Moving Day by Jonathan Stone Performed (!) by Christopher Lane

Painfully resonant, funny, wise: legacy. Whose legacy?: the immigrant’s, the jew’s, the orphan’s, the escape artist’s. Brilliantly performed by Christopher Lane with all the accents right: Bronx, Harlem, Brooklyn, Westchester, Polish, German and of course Santa Barbaran.

Lola’s Secret by Monica McInerney read by Catherine Milte

Lola is a puckish mostly happy 84 year old ex-motel keeper who works at a charity shop In Claire Australia .. She is much  loved by her granddaughters whom she has mothered and marshalled like a general, and who drop in to complain about their husband their children and each other. Funny senior citizen fiction….

Retirement Plan by Martha Miller read by Bernadette Dunne

Miss Sophie Long is a Catholic School teacher who can’t parallel park, until she meets Lois, Vietnam Vet, trained sniper, mechanic, and lesbian. They live in the same neighborhood as Morgan, a size 16-18 police detective with a demented mother. At some point, to make ends meet, Sophie and Lois decide to begin killing for hire… bad guys only. And so the story zigzags between 60 year old lesbian couples, sex offenders, wife beaters, fat female cops, drug addicted daughters…. with some brilliant laughs along the way. Beautiful reading as always by Bernadette Dunne.

The Manhattan Beach Project by Peter Lefcourt read by Tom Weiner

An all but dead movie director, inspired by a creative CIA operative, flies to Uzbekistan to shoot a reality show about a mafioso war lord in the post soviet territories with problems. “Wife is bitch on wheel. Son wants to join fuckink Taliban. Daughter like pussy.” A perfect formula for good reality television in Central Asia.

Their suite at the Intercontinental resembled the vegas highroller suit relocated to Riyadh: the bathrooms were marble tiled with gold gilt faucets.. there was a sunken tub, a dozen white fluffy towels, and inlaid mosaics featuring jinns floating over mosques.
“We’re flying to Nukus tomorrow afternoon.”
“Where is Nukus?”
“About a thousand kilometers from here… on the way to the Aral Sea. It’s located in Karakalpakstan which is supposed to be an autonomous republic within Uzbekistan but isn’t. It’s run, if you could call it that, by the Uzbeck government. It’s hot, ugly, polluted — used to be the location of a secret Soviet chemical weapons factory, which for all we know is still toxic. They’ve got dazed camels wandering around wild on the outskirts of town. The best hotel looks like a rundown Ramada in Utah. They got running water only 6 hours a day. The only place to eat is a Korean noodle restaurant where you got about a 50/50 chance of not getting ptomaine poisoning. And the whole town smells from rotting cotton and chemicals.”
“Sounds great.”
“You don’t find warlords in places with five star hotels.”

When they land in Nukus, which looks like a deconstructed Stalinist version of Tuscaloosa, without traffic or traffic lights, Charlie Berns (the not so dead director) hires a Polish lesbian camera woman, who falls in love with the warlords daughter. The warlords wife never leaves her tent so they write her into the script as recovering from plastic surgery in Tashkent, the warlord’s son rebels against his father to join the Taliban so they write him up as running away to law school, to escape the family business… The show becomes a hit, and is stopped only when the entire crew of Entertainment Tonight, along with the warload’s private army, the line producer and the CIA operative are held in seige in a bar in Turkmenistan by heavily armed America-hating religious fanatics, staging a jihad against profane reality television.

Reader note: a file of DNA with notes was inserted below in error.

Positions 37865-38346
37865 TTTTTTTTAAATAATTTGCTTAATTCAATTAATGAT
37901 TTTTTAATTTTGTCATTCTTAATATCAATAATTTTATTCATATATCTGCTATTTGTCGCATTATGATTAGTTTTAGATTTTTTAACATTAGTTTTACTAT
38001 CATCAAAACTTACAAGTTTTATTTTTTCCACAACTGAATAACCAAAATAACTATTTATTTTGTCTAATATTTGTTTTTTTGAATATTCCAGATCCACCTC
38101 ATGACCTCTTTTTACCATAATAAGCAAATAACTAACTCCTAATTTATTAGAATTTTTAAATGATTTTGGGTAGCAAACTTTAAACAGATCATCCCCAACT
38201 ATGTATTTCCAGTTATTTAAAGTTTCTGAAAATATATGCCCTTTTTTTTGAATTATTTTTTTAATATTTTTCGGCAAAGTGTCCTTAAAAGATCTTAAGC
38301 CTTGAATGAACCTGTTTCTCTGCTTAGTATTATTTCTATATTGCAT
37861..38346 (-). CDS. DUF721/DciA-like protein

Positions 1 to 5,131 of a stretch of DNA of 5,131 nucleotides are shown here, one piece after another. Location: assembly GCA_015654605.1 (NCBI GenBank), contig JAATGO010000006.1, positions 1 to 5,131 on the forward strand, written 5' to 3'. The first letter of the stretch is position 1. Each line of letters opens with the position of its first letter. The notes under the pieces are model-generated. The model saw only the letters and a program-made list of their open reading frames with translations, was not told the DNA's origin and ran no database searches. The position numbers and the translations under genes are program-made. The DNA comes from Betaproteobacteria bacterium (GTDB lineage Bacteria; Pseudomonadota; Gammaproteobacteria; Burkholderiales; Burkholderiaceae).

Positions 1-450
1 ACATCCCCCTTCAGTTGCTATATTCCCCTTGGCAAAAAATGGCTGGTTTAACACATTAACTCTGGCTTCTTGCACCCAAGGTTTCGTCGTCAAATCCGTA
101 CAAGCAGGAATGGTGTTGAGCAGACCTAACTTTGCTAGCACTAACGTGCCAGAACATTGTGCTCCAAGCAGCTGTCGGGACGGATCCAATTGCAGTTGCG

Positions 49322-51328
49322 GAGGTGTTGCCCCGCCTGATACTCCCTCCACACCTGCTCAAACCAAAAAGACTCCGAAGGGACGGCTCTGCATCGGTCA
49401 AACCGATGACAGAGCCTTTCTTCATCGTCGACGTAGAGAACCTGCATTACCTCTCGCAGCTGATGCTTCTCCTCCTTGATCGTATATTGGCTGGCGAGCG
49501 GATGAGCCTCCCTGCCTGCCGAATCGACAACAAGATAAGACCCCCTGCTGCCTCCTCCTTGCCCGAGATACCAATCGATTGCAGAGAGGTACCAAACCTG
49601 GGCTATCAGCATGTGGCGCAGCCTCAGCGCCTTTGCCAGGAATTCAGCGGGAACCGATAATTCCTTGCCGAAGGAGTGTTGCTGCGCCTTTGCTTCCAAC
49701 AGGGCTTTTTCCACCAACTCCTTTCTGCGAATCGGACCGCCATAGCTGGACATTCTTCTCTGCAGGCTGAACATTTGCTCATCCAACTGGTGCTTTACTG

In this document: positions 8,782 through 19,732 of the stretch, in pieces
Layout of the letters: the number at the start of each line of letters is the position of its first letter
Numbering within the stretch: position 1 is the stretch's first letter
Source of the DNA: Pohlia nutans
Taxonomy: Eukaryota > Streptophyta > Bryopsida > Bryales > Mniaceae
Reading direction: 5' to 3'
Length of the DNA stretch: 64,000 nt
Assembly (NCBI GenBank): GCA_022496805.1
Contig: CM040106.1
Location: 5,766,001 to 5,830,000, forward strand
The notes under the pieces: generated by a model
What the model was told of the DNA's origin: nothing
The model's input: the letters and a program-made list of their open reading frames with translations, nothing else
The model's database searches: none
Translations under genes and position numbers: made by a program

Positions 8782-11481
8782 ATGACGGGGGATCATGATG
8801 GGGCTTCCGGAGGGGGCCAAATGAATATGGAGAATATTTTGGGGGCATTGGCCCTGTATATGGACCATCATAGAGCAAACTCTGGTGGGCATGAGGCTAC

Another nifty look at the Hollywood sausage factory, read by Tom Weiner who sounds like he has a piece of fatty lamb Kebob swimming in his mouth.

Nemesis of the Dead by Francis Lloyd read by Gordon Griffin

A jolly, fat, overcurious middle aged caterer, and her homicide detective husband are off to Catastrophus for a long delayed honeymoon. There they are told by Charon, the boat operator, that there there is no way on or off the island for two weeks. A series of demi-tragic catastrophes follows, comically distributed among 7 fellow tourists: Diana, a beautiful unashamedly lusty wife of a fanatic (Every time you tear a lettuce leaf it screams…) botanist; Sidney, a likable plumber; Sky, a trained, embittered nurse; a pair of sappy vapid young lovers who dress in matching outfits, an ill-mannered, unpleasant, nasty brutish husband and his submissive, pliable, apologetic middle aged wife.

Escape by Robert Tanenbaum read by Mel Foster

On the sidewalk outside of The Kitchennette on West Broadway, the old men are debating the apologetics of New York Liberals bending over to receive  Islamic sensitivity training.

One famous lawyer takes out the day’s NYTIMES,  which reports that: “The Islamic Society of America is complaining that television shows portray Moslems as ‘the bad guys’. …”

“Oh, please…” moans the former US attorney for the Southern District of New York: “It’s not like we’re at war with Blonde Swedish Catholics. I haven’t noticed any Episcopelian Icelanders becoming suicide bombers and charging into any synagogues….”

“They claim to be Islamic to a man and they are terrorists therefore they are Islamic terrorists….

“Bullshit!”, exclaimed Saul Silverstein, an ex-Marine who survived Io Jima, and then made a fortune in women’s apparel. “Six months after a bunch of terrorists who claim to be acting in the name of Islam murdered a few thousand people in the World Trade Center, Columbia University held a one day in service training center for more than 100 NYC high school teachers… its like we’re apologizing because some of their fellow Moslems declared war on us…. ”

This is The Sons of Liberty Breakfast Club and Girl Watching  Society, which meets to haggle over the politics, the rumours, the news … and of course.. the pretty girls walking past, with and without summer dresses.   This is as good as Paris in the 1920s, except that the intellectuals are lawyers, not artists,   they’re chewing  peach pancakes, not brioches… and they’re probably not smoking.